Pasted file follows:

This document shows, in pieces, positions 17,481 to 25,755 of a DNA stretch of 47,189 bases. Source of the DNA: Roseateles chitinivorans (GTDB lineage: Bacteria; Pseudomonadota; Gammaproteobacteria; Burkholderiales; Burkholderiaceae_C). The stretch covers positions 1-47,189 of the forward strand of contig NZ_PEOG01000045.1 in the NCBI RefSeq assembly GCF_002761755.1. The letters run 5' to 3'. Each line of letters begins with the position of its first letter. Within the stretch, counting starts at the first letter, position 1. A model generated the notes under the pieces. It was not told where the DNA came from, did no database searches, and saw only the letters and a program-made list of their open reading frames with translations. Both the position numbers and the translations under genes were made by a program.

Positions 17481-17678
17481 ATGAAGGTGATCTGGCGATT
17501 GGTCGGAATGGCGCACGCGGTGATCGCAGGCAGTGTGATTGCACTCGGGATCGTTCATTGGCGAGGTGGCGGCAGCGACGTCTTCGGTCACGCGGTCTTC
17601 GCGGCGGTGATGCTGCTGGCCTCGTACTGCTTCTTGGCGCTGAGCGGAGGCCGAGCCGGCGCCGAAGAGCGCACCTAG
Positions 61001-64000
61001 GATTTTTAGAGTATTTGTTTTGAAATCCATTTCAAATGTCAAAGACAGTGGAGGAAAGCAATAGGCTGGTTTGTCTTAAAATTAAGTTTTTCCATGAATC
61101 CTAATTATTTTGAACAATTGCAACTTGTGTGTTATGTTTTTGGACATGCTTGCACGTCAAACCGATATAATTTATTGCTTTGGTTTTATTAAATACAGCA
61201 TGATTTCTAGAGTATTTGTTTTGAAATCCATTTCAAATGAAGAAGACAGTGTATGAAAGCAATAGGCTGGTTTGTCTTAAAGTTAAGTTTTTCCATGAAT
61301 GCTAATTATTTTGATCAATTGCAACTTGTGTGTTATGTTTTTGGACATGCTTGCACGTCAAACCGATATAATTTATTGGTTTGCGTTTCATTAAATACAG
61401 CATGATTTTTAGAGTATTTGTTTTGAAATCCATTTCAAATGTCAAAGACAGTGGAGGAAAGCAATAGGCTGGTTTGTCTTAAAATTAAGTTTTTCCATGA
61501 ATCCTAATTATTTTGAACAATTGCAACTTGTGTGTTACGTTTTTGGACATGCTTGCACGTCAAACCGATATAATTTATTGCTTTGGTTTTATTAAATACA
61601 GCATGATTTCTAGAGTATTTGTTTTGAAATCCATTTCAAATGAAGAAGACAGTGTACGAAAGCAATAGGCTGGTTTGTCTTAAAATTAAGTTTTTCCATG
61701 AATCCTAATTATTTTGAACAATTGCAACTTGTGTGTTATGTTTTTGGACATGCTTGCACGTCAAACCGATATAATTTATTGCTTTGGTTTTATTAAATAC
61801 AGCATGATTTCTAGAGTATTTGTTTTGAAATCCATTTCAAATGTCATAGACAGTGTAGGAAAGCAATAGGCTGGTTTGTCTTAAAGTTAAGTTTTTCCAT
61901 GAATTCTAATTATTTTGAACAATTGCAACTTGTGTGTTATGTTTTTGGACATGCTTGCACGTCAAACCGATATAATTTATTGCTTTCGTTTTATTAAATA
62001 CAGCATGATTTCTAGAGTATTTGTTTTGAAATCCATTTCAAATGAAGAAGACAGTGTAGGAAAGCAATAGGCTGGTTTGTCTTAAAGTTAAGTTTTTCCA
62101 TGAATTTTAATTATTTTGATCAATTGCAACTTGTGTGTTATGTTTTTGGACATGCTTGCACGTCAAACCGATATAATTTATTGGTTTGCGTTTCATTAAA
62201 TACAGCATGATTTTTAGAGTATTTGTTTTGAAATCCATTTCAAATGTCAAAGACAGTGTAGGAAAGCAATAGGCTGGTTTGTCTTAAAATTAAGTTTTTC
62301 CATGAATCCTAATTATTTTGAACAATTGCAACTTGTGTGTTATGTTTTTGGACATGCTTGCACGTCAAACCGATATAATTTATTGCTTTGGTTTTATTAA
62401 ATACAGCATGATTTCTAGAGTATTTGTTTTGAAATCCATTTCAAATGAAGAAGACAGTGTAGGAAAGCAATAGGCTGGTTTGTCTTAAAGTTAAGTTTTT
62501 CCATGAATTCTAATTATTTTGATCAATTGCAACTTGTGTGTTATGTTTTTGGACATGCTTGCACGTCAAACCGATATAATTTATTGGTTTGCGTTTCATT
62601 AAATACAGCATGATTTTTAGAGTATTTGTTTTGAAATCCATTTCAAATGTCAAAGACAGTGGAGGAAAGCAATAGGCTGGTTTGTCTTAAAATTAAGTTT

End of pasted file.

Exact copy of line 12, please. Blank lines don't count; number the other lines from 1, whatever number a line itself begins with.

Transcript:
61501 ATCCTAATTATTTTGAACAATTGCAACTTGTGTGTTACGTTTTTGGACATGCTTGCACGTCAAACCGATATAATTTATTGCTTTGGTTTTATTAAATACA